We alighted from the bus and crossed the street to the Blue Mosque.

 

Barbara, in the foreground, steps of Blue Mosque

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      It was a spectacular site from the outside. To enter we had to take off our shoes. There was a plastic bag to contain them and they were carried to the other side so we could retrieve them when we departed the Mosque.


     The infrastructure was extremely beautiful. There were rectangular squares on the carpet where the worshippers knelt to pray. There were beautiful stained glass windows on all three levels throughout the Mosque. The Cupolo (dome) also had stained glass windows around the base of it. I really can’t explain the beauty of the structure, but it was magnificent and spotless.

 

     We then walked over to St. Sophia, The Church of Divine Wisdom. We climbed the long winding stairs to the ramp to the dome base. It was very difficult to climb, but very interesting and well worth viewing the site. Part of it was under restoration.

 

     When we went outside, a group of children came over to me. They were very friendly, and they spoke English. They seemed to be quite fascinated then asked me if I was an American. I said yes, so they wanted to take a picture with me. I called one of the men over to snap the picture and several others came over, so he took a group picture.

 

Part of group and children, across from the Blue Mosque

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     We continued on. Ferzan stated, “Over there are three separate court yards. Soon you will view the Crowned Prince’s garden called, ‘Golden Road. Following that we will visit the Queen Mother’s chambers, the Harem of the Concubines and the sultan’s chambers, and the Treasury of Gold and Precious Stones.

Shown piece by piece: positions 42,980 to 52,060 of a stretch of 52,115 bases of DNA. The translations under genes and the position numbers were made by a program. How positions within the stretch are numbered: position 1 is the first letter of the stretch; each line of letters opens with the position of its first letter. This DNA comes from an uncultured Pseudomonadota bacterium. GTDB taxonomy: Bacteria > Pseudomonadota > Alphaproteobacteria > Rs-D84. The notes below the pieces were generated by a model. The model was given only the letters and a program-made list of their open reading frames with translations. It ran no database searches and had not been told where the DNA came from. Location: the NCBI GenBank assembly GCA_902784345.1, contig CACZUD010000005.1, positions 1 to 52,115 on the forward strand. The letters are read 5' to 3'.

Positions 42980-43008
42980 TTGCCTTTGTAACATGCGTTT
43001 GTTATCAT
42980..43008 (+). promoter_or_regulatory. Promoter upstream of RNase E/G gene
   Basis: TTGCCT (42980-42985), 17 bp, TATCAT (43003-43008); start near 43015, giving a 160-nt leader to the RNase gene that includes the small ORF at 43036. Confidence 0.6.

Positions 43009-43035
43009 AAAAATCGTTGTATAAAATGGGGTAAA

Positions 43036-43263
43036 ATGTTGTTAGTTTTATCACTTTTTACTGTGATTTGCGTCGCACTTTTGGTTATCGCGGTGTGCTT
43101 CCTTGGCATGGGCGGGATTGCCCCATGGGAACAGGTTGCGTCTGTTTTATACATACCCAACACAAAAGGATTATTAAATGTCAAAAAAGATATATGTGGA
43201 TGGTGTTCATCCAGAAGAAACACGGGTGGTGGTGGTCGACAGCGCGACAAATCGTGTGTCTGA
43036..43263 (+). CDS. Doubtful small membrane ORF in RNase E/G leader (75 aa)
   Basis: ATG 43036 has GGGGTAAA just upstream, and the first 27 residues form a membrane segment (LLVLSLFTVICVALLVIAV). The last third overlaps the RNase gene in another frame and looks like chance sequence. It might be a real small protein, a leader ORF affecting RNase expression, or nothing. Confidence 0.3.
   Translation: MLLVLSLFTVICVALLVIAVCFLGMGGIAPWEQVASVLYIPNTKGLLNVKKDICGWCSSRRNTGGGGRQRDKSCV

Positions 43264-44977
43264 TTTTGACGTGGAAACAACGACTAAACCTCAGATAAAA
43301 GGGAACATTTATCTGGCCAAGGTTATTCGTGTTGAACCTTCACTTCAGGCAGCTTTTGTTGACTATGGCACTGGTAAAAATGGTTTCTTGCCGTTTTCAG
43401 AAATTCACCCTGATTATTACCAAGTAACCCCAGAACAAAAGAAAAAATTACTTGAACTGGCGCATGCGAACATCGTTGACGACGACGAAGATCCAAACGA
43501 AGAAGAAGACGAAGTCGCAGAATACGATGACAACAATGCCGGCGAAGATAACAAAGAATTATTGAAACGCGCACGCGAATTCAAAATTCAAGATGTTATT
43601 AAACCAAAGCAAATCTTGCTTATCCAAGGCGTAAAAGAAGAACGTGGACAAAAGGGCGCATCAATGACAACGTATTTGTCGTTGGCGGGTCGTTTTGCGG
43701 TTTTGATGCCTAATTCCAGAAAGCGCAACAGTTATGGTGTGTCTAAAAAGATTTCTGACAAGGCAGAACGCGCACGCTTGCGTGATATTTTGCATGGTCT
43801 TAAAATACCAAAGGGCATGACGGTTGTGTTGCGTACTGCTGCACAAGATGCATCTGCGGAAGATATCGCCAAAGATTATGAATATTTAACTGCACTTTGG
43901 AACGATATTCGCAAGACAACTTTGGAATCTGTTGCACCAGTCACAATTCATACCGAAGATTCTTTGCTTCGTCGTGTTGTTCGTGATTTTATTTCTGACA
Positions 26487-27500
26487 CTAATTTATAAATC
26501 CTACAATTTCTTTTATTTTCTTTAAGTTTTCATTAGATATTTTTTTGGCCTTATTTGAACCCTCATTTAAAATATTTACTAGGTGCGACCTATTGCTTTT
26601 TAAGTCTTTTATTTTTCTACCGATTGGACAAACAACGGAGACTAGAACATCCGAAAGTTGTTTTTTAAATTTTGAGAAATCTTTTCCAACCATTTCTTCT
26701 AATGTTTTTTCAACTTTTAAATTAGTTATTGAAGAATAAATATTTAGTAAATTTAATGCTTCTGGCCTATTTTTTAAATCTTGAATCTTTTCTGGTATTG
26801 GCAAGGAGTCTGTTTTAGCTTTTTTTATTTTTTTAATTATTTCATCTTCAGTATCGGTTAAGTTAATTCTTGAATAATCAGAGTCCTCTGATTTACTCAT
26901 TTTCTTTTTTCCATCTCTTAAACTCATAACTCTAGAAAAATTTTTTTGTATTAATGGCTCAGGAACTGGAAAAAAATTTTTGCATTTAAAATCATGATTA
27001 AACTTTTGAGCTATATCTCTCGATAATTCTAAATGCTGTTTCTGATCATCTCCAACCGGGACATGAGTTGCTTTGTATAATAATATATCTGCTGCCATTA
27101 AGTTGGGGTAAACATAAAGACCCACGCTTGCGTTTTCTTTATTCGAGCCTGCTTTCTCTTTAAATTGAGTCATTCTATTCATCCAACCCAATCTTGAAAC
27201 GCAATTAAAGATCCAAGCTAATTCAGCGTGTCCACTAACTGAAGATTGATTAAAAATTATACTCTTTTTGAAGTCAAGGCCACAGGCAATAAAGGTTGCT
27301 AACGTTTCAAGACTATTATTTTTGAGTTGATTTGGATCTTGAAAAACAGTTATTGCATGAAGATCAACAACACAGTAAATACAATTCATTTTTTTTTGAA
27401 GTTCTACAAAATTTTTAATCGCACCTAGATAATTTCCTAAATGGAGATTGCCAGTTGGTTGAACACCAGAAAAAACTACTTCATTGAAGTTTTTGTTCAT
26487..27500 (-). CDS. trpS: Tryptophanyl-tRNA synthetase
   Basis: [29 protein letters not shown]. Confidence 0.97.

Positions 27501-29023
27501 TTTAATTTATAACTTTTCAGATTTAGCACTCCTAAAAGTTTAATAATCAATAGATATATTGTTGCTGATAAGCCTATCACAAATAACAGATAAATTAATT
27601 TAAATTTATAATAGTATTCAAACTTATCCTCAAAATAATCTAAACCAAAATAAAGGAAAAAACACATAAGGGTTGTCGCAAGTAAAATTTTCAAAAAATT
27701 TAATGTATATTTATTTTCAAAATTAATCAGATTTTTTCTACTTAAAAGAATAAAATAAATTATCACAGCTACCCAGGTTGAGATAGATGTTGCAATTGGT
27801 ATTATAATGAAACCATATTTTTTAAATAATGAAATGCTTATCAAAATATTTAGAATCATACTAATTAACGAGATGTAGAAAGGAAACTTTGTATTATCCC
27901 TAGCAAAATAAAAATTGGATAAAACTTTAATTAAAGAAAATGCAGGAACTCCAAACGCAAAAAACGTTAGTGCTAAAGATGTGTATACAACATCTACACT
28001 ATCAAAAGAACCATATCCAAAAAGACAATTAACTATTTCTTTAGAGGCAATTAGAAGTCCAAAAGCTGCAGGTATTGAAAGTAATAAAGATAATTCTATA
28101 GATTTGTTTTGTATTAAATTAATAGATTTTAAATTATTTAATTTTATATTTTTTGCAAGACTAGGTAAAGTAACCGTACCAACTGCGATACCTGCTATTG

The last most magnificent site we visited was the Topkapi Palace. There the Throne of Sultan Amed, was enshrined behind what appeared to be glass. (1603-1617) The splendor of it was breath-taking as I looked at the Diamonds, Rubies, and other precious stones that covered it. I had never seen a real throne before. I had a picture taken of me as close to the glass enclosure as I could get.

 

Barbara, at Sultan Amed’s Throne, Topkapi-Palace

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     The last place we visited was the gigantic Bazaar Center. It appeared to cover a four-block square outside, and inside was a maze of mini-streets with the names at the beginning. If you didn’t pay attention, you could easily get lost. Everything imaginable was displayed there. It was very tempting to purchase the merchandise, because the items were so cheap. The problem was to get them to the States. So, I settled for buying my daughter a Turkish doll to go in her doll collection. I had bought other souvenirs for my boys and family members. Many of them bought shoes and bags from the leather shops.

 

     We boarded. This was the most exhausting day of all. I was completely worn out by the time we arrived at the hotel. We said farewell to Ferzan, and went into the hotel.